Clarence Street undergoes revamp using recycled glass and reclaimed asphalt
Clarence Street has seen a revamp using recycled glass and reclaimed asphalt thanks to the City of Sydney’s road renewal program.
Around 120,000 glass jars and more than 200 tonnes of reclaimed asphalt were used to refresh a one kilometre stretch, meaning nearly a quarter of materials used to renew more than 8,000m² of road surface is recycled.
“What was once considered waste is now being seen as a resource. This shift away from linear thinking is vitally important to tackling climate change and improving circular economy outcomes,” Sydney lord mayor Clover Moore AO says.
“Some glass bottles and jars can’t be recycled to become another glass container. Despite the best efforts of people putting them in the yellow lid bin, they end up in landfill. But by using them in our roads we create this new market which has the added benefit of using less sand, which is one of the most overly consumed natural resources on our planet.”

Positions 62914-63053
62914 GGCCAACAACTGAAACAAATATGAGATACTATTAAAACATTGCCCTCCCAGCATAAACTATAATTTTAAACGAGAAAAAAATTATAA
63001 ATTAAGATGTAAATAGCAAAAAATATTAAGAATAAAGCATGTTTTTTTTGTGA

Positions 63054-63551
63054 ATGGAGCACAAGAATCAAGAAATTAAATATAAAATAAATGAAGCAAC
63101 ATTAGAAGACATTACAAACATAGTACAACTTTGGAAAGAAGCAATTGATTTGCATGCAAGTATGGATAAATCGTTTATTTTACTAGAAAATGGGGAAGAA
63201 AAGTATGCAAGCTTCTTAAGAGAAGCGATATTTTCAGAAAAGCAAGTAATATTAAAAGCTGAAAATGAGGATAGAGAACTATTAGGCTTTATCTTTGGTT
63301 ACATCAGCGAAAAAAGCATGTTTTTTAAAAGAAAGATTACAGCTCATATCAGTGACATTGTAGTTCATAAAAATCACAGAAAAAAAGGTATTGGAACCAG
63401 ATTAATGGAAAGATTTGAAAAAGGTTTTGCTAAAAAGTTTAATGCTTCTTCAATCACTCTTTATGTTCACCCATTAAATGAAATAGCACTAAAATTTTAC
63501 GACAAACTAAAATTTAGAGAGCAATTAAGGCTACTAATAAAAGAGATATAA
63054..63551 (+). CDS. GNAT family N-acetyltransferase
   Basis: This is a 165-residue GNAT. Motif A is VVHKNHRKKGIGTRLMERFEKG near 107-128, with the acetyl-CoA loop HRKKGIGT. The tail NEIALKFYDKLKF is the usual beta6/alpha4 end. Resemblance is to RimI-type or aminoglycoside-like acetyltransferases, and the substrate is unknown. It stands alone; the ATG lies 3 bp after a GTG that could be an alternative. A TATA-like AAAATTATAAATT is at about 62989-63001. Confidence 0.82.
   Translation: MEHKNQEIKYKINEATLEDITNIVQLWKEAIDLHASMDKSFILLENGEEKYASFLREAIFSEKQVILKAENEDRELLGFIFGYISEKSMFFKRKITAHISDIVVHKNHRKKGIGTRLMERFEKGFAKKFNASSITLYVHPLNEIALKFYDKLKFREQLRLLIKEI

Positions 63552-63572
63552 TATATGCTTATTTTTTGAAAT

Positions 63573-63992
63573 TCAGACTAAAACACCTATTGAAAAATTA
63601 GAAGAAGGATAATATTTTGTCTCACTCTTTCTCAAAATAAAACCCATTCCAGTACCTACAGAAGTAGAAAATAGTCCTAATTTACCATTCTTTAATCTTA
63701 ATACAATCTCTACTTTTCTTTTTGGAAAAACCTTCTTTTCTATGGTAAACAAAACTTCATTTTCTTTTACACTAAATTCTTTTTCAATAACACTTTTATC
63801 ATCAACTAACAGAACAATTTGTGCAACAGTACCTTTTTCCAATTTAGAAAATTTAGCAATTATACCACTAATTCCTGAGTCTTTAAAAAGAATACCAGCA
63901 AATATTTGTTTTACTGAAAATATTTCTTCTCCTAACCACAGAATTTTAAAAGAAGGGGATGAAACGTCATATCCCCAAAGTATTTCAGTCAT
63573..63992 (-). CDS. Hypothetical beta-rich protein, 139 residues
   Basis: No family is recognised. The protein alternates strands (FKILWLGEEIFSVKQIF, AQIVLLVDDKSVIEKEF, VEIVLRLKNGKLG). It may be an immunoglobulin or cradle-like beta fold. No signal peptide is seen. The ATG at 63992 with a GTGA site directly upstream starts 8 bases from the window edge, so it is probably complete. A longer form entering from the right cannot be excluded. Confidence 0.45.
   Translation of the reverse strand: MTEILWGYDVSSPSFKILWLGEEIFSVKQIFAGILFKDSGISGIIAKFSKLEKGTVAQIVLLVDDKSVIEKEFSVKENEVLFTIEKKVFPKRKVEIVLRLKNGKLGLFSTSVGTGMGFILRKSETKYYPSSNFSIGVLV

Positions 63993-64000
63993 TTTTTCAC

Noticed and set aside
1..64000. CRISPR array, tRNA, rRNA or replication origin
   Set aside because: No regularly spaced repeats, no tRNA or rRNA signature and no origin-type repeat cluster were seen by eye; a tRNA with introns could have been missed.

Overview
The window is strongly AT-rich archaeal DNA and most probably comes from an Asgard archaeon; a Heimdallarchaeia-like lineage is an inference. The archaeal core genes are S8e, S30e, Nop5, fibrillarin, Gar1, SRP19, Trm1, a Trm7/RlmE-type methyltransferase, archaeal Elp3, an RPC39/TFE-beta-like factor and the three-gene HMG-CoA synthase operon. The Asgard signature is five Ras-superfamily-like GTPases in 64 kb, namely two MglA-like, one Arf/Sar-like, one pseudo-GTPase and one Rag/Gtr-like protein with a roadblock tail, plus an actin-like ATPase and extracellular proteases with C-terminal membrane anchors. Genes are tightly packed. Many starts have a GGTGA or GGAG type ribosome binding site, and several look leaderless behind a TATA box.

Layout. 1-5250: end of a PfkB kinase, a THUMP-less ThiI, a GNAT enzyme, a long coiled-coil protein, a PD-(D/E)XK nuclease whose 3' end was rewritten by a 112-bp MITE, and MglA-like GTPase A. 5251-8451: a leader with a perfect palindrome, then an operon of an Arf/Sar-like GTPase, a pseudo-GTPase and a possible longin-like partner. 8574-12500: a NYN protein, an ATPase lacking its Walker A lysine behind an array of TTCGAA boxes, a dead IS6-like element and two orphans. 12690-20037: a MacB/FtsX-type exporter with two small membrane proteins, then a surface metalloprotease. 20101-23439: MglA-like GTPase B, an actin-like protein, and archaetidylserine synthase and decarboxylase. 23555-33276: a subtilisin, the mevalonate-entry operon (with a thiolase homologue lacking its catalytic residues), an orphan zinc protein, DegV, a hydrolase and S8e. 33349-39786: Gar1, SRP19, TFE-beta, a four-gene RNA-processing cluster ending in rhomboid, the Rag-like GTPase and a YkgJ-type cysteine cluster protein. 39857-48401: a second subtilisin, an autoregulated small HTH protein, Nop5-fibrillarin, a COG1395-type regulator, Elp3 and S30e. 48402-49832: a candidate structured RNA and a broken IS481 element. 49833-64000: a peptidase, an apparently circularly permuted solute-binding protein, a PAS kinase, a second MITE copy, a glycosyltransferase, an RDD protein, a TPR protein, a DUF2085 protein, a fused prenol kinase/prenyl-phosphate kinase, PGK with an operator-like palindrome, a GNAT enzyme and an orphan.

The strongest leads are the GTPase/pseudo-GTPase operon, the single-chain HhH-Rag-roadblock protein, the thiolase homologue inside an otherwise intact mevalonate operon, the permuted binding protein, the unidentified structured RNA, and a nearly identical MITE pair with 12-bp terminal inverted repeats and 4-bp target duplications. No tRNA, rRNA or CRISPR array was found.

Since July 2021 the City of Sydney has used around 1.5 million recycled glass jars and more than 6,000 tonnes of reclaimed asphalt. 20% of the asphalt reclaimed from roads that have reached the end of their lives. Using this quantity of recycled goods is proven to have no impact on the quality of the surface, with the product used on Clarence Street meeting standards set by Transport for NSW for heavy-duty traffic operations through a densely graded asphalt product.
The City of Sydney resurfaces around 35,000m² of road each year, favouring more sustainable materials people can continue to ensure long-term benefits. The city has also used other materials like crumbed rubber, printer toner and soft plastics in asphalt mixes in road resurfacing as part of its commitment to create more circular economy streams and reduce waste that ends in landfill.
The City of Sydney is one of 16 Sydney councils to sign up to ‘Paving the Way’, a joint initiative led by the Southern Sydney Regional Organisation of Councils aiming to use 100 million glass containers a year in the renewal of local roads.